Perhaps you’ve always been afraid to go bungee jumping or shark cage diving, or maybe you’ve never really enjoyed doing something out of your comfort zone. Well here’s a fun fact: research has shown that participating in extreme sports is actually good for your health and can improve a person’s overall quality of life.
You might be asking yourself how is this possible? It turns out that intense fear in such a concentrated and ultimately successful situation makes the experience constructive and enduringly meaningful. A wide range of positive motivations can come out of these daredevil activities including a deep sense of accomplishment, sense of belonging, acquiring a new skill, a huge adrenaline rush and a feeling of control.
It’s true that with any “extreme” action, there is going to be some fear over the outcome. I can admit I felt some fear when I went hang gliding over the forests and favelas of Rio de Janeiro, or even when I founded Peek, an online travel activities platform. But that fear was met with exhilaration and a thirst to solve a problem I’m passionate about, which made the decision to go “extreme” an easy one.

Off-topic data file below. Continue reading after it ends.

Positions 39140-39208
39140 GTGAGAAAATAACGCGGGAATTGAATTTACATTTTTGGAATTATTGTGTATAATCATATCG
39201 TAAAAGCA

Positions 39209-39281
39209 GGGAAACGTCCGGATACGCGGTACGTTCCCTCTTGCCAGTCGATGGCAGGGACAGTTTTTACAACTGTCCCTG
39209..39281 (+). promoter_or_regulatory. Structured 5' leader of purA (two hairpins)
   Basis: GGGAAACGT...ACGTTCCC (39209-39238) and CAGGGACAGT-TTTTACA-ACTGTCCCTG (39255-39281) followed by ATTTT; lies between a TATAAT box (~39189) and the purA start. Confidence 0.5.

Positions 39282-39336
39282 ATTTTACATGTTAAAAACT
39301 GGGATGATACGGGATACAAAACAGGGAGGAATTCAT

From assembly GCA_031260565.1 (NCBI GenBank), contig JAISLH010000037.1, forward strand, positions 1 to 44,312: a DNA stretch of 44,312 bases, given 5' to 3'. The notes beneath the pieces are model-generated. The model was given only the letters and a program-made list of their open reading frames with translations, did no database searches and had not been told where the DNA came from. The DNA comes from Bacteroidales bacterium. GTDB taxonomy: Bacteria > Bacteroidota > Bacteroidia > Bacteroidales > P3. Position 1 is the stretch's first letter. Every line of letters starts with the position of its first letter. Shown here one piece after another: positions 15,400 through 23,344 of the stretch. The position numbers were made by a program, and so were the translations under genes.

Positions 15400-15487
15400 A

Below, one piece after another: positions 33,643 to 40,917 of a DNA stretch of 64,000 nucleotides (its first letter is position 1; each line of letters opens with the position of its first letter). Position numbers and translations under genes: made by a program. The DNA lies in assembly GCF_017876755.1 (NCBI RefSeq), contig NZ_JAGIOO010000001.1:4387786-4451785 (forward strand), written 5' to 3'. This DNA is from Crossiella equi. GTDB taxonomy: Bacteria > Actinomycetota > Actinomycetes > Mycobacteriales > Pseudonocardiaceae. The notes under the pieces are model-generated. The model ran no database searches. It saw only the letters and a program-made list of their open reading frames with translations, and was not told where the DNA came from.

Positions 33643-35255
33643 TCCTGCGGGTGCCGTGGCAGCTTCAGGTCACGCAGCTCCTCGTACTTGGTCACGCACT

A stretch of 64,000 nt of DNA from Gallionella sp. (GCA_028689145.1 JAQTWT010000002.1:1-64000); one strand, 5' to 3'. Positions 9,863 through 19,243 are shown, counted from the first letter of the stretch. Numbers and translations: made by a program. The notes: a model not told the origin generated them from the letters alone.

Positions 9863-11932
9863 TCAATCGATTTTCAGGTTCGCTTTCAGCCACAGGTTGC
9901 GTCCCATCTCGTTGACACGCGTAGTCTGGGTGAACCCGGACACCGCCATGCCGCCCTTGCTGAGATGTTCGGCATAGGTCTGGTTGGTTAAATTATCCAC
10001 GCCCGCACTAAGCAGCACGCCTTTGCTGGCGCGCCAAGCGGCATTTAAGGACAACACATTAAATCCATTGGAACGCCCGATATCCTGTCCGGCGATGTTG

So next time you’re thrust in the face of fear, take a moment to ask yourself if the anxiety over the outcome is worth pushing through for an outcome that could ultimately be incredibly meaningful. Make the most of opportunities for growth and learning. Apply for that new position that’s opened up at work. Go rock climbing. Drive a racecar. Conquering your anxiety can be your extreme sport.